None of us can truly care in this way for the whole world. Jesus didn’t ask His mother to be a mom to all of His followers. Likewise, we can’t be there for or provide for everyone who walks into our lives. We are however responsible for some. Who is before you now? Maybe you don’t “feel like” reaching out. Perhaps the cost seems too great, or your personal wounds and losses have left you curled up in the fetal position. Now might be time to look at what you do have, regroup and learn to live again; if not for your own benefit, but for the benefit of the ones Jesus has placed in front of you.

Life brings with it much loss and disappointment. Do yours hold you back from receiving and the life God has called you to?

Wednesday, January 25, 2017

You're What?!?

John 18

Now Simon Peter was standing and warming himself. So they said to him, “You also are not one of his disciples, are you?” He denied it and said, “I am not.”” John 18:25

If Peter were merely a sports fan, I suppose this story would read differently.

“You are a Toronto Maple Leaf’s fan. Aren’t you? They suck!” Reluctantly Peter replied, “Yes I am. But we’re in a rebuilding phase.”

Life really is about Jesus. Any other allegiances we have in life can find some place, or support in this world. When we have a favourite sports team, we wear our colours proudly, even amongst those who support the opposition. When we belong to any of the nations of the earth, it’s understandable when we wave our flag. Of all the things we can be associated with in this life, allegiance to Christ carries with it an odd kind of stigma.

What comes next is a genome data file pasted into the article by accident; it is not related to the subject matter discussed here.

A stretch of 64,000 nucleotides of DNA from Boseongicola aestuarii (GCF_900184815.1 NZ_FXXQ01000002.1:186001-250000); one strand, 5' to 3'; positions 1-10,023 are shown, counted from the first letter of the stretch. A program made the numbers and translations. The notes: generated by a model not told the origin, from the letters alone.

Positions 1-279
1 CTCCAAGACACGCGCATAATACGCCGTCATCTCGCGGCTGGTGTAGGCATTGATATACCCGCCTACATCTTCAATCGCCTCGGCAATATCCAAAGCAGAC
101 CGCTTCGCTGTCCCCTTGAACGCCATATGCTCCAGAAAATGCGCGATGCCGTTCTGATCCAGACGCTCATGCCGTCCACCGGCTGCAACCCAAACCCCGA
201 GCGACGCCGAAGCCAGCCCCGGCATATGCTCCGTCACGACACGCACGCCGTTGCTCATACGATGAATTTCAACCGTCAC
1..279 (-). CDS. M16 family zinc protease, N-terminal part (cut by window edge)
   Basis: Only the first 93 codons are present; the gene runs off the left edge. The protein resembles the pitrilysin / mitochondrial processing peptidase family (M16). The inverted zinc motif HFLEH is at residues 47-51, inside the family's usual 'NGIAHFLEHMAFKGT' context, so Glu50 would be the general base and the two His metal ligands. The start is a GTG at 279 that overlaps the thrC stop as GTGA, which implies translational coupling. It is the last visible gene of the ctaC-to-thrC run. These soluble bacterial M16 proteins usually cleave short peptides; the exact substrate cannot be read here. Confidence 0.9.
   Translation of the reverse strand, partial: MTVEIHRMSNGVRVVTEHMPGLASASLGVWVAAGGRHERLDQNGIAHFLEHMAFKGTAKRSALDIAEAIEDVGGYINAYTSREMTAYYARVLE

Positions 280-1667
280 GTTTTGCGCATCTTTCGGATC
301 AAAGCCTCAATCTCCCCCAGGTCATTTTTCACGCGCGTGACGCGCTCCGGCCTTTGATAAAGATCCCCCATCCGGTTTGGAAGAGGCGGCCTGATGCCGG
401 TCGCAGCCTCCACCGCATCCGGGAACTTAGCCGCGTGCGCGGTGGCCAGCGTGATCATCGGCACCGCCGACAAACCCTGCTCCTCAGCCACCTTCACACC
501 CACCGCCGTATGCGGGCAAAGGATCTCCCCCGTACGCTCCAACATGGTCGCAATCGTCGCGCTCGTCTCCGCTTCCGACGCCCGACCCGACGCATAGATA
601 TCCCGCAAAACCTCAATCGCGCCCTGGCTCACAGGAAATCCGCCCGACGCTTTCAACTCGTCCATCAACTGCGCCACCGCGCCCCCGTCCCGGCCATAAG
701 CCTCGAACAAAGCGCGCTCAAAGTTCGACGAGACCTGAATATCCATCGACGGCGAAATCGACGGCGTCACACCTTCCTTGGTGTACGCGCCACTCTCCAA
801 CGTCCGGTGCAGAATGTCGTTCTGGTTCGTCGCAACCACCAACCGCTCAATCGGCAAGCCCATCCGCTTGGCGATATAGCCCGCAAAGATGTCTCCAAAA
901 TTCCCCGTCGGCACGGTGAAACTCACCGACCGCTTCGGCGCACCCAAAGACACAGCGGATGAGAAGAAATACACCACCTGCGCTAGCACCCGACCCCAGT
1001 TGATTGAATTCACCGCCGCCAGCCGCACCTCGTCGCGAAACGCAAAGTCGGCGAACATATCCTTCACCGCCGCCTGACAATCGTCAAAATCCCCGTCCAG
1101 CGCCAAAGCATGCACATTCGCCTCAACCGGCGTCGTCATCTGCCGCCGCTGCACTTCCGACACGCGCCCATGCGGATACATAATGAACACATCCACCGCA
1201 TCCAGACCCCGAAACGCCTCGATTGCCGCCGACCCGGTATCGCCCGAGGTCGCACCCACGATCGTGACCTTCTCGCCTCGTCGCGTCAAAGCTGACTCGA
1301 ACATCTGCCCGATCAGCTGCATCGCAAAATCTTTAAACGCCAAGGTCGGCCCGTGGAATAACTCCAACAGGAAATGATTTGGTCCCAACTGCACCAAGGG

It’s not too difficult to admit to our coworkers that we “go to church”. We can comfortably tell our peers that we spent the evening with our Bible study people, life group or youth program. However, if we begin to literally talk about being a follower of Jesus, the conversation gets very real. I remember early on when I became a new believer and I was telling my best friend what had happened to me. His words were these,

“Oh. You want to talk about religion. Do you?”

The conversation became significantly more uncomfortable after that. Had I merely become a communist, I think the dialogue would have been much more pleasant. Our relationship soon met its conclusion, not because either of us wanted it to, but we truly could no longer relate to one another. I hadn’t simply changed my sports team, political affiliation or preferred brand of running shoes. I was a new person who had chosen to be a part of a kingdom from some unearthly region.

Everything else has its place here. The Nation of Christ is the only alternative kingdom to that of this world. All other devotions fit somewhere within the spectrum of humanity. If we just wanted to be a part of a different culture, we could pack up and go. If we decided that the Netherlands know the right way to govern, we could buy a plane ticket and learn the language.

When we follow Jesus, there is no flag to wave and no soccer team to cheer for at the World Cup. There is no embassy to run to or military to defend you. There’s really nowhere to run to but Jesus – no other defense or refuge other than God Himself and His people. I know I’m not selling this very well and I don’t intend to. Being associated with Jesus doesn’t win anyone credit within this world now any more than it did for Peter on the eve of Jesus’ trial. Peter caved. We often do as well.

Peter made a very short sighted decision, one which he soon came to regret. We can either learn from Peter, or imitate him. One kingdom will endure and one will pass away. Which do you identify with; Jesus or the world?